The cellular hierarchy seen in many tissues with self-renewing stem cells and short-lived progenitors probably evolved to limit the number of cells that can accumulate oncogenic mutations. Our data demonstrates that loss of both p16Ink4a/p19Arf and Trp53 loci results in substantial expansion of self-renewing cells. Our results suggest that triple mutant multipotent progenitors have acquired long-term reconstituting ability, implying that the compound deletion of p16Ink4 , p19Arf and Trp53 removes constraints limiting self-renewal in early progenitors2. However, triple mutant common myeloid progenitors and granulocyte–macrophage progenitors, more differentiated progenitor cells, still have limited lifespans (Supplementary Fig. 1), suggesting that there must be other genetic pathways that also prevent self-renewal in mature progenitors. This further supports the notion that there are multiple genetic determinants that regulate the frequency of self-renewing haematopoietic cells in vivo3. This expansion of long-lived cells potentially reveals a cellular mechanism by which these genes contribute to oncogenesis and may explain why they, or other components of their regulatory pathways, are so commonly mutated or dysregulated in multiple tumour types22,23,24,25,26. The regulation of self-renewal in wild-type HSCs by epigenetically repressing the p16Ink4a/p19Arf locus and Trp53 pathway, in contrast to that of triple mutant multipotent progenitors achieved by genetic deficiency of the p16Ink4a/p19Arf locus and Trp53, hints at differences in the regulation of self-renewal in normal cells and self-renewing cancer cells that harbour mutations in these genes. Such differences could be exploited as therapeutic targets.

Methods Summary

Flow cytometry

Isolation and analysis of bone marrow, thymus, spleen and peripheral blood have been previously described4,6,21 and additional details can be found in Methods.

Cell proliferation, apoptosis and colony formation

Proliferation of HSCs was assayed via in vitro culture in STIFA expansion media20 and in the case of multipotent progenitors in STIFA media with or without Flt3 ligand. Apoptosis during in vitro expansion of HSCs and multipotent progenitors was assayed by annexin V and 4,6-diamidino-2-phenylindole (DAPI) staining. Colony formation was performed as previously described27.

Online Methods


Trp53-/- mice (B6.129S2-Trp53tm1Tyj ) were purchased from the Jackson Laboratory, p16Ink4a-/- mice (FVB/N.129-Cdkn2atm2Rdp ) and p16Ink4a-/-p19Arf-/- mice (B6.129-Cdkn2atm1Rdp ) were obtained from Mouse Models of Human Cancers Consortium (NCI-Frederick). p19Arf-/- mice were obtained from C. Sherr. Bmi1+/- mice were obtained from T. Magnuson. All mice were bred with BA mice (C57Bl/Ka-CD45.2/Thy1.1) at least five times, and verified for Thy1.1, H-2b and CD45.2 homozygosity by peripheral blood analysis using flow cytometry. Recipient mice in transplant assays were adult C57Bl/Ka-CD45.1/Thy1.2 mice. All mice used for this study were maintained at the University of Michigan Animal Facility or Stanford Animal Facility in accordance with the guidelines of both Institutional Animal Care Use Committees.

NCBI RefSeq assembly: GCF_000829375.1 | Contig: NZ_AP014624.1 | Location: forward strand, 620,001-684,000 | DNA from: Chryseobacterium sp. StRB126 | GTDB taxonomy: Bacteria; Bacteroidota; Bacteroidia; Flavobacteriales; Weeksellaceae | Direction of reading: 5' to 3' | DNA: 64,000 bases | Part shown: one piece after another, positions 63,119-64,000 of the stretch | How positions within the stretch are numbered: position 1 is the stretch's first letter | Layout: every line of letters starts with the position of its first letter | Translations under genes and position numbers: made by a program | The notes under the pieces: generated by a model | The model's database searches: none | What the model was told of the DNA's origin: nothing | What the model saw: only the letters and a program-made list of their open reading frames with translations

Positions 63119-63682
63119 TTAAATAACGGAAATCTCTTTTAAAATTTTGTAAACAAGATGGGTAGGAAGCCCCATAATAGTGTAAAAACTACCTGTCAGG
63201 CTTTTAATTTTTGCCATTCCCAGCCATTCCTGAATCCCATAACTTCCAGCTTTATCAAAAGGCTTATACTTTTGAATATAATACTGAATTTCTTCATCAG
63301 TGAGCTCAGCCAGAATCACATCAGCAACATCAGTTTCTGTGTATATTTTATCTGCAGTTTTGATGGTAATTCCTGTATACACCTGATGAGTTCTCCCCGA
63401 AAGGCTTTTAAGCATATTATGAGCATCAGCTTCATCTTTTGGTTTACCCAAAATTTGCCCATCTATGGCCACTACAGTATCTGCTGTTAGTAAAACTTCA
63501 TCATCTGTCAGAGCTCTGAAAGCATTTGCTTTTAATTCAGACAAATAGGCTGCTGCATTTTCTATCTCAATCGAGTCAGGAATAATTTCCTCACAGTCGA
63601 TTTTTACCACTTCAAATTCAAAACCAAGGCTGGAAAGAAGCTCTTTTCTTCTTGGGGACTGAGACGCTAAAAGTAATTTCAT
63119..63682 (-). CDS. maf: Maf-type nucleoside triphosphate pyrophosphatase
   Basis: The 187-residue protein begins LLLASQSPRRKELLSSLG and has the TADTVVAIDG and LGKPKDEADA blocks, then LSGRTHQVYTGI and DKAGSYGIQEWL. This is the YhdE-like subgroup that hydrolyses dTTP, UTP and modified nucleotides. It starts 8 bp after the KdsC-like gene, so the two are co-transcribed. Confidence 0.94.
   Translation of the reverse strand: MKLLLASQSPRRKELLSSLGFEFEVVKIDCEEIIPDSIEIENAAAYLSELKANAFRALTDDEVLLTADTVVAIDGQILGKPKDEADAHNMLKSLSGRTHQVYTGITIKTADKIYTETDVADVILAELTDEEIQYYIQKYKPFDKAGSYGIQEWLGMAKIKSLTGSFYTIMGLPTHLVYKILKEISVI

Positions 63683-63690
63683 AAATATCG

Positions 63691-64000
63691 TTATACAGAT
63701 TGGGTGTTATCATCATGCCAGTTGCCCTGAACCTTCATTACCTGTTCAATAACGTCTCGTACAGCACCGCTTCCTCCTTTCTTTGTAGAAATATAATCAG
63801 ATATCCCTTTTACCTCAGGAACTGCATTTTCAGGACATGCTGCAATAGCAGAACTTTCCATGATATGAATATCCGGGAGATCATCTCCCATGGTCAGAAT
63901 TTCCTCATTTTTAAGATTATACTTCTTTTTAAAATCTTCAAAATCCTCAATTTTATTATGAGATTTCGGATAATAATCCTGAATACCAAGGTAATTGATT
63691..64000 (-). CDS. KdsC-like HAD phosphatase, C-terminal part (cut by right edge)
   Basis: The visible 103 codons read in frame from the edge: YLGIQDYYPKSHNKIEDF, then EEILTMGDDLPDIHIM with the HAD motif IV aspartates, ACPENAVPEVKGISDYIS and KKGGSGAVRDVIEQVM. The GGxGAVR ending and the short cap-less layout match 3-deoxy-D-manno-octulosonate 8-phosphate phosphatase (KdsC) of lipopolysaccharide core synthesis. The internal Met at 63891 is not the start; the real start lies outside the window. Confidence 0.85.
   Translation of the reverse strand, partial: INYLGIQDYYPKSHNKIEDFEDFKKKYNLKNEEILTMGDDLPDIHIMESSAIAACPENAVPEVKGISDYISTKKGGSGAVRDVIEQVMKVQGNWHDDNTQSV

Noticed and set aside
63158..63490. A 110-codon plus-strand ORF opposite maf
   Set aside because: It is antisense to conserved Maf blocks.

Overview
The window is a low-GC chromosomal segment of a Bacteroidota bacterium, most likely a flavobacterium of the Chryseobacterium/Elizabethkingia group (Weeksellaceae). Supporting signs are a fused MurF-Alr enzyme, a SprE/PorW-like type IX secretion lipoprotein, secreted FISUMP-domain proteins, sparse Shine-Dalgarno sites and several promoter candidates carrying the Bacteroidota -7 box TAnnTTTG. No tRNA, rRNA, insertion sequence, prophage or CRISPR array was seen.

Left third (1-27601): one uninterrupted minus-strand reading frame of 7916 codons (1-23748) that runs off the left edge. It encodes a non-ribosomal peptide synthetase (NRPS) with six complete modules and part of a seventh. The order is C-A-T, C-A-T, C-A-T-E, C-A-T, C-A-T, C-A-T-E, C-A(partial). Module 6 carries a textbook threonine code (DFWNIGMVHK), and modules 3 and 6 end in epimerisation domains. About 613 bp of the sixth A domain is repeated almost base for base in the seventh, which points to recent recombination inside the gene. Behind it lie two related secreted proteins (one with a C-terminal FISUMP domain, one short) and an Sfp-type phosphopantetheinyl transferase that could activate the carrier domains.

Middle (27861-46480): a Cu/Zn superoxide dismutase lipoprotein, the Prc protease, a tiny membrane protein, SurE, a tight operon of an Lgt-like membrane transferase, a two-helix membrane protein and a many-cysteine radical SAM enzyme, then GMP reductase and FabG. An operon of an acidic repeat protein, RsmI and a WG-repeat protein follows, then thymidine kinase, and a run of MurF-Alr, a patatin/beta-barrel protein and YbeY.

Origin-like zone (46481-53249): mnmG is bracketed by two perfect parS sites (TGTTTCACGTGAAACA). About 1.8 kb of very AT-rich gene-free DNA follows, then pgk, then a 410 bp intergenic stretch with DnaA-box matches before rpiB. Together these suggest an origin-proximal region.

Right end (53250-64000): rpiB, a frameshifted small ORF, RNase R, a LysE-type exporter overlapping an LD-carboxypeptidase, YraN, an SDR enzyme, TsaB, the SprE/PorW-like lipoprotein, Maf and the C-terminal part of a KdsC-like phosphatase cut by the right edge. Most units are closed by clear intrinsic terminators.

Flow cytometry

Antibodies used for sorting bone marrow cells and analysis were lineage markers (CD3, CD5, CD8, Gr-1, B220 and Ter119), Sca-1, c-kit, CD135 (Flt3), FcγR (CD16/CD32), CD34, IL-7R, CD150 and CD48. Cells were analysed or sorted using a Vantage fluorescence-activated cell sorter (BD Biosciences) or FACSAria cell sorter (BD Biosciences). For analysis of wild-type and mutant mice in a Bmi1-deficient background we used Lin-CD135-Thy-1.1loSca-1+c-kit+ HSCs6. For analysis and sorting of wild-type and triple mutant HSCs and multipotent progenitors we used CD150+CD48-Sca-1+Lin-c-kit+ HSCs and CD150-CD48-Sca-1+Lin-c-kit+ multipotent progenitors as previously described4,16,17. For sorting of wild-type and triple mutant myeloid progenitors we used c-kit+Sca-1-Lin- myeloid progenitors, whereas for further fractionation we used CD34+FcγRloIL-7R-Sca-1-Lin-c-kit+ common myeloid progenitors and CD34+FcγRhiIL-7R-Sca-1-Lin-c-kit+ granulocyte–macrophage progenitors21. For lineage analysis, both bone marrow cells and splenocytes were stained with antibodies against Gr-1, Mac-1, CD3, B220 and Ter119, and thymocytes with antibodies against CD3, CD4 and CD8. For peripheral blood analysis, red blood cells were lysed with hypotonic buffer, and nucleated cells were stained with antibodies against CD45.2, Gr-1, Mac-1, CD3 and B220. Antibodies were directly conjugated or biotinylated and purchased from e-Bioscience, BD Biosciences, or Biolegend.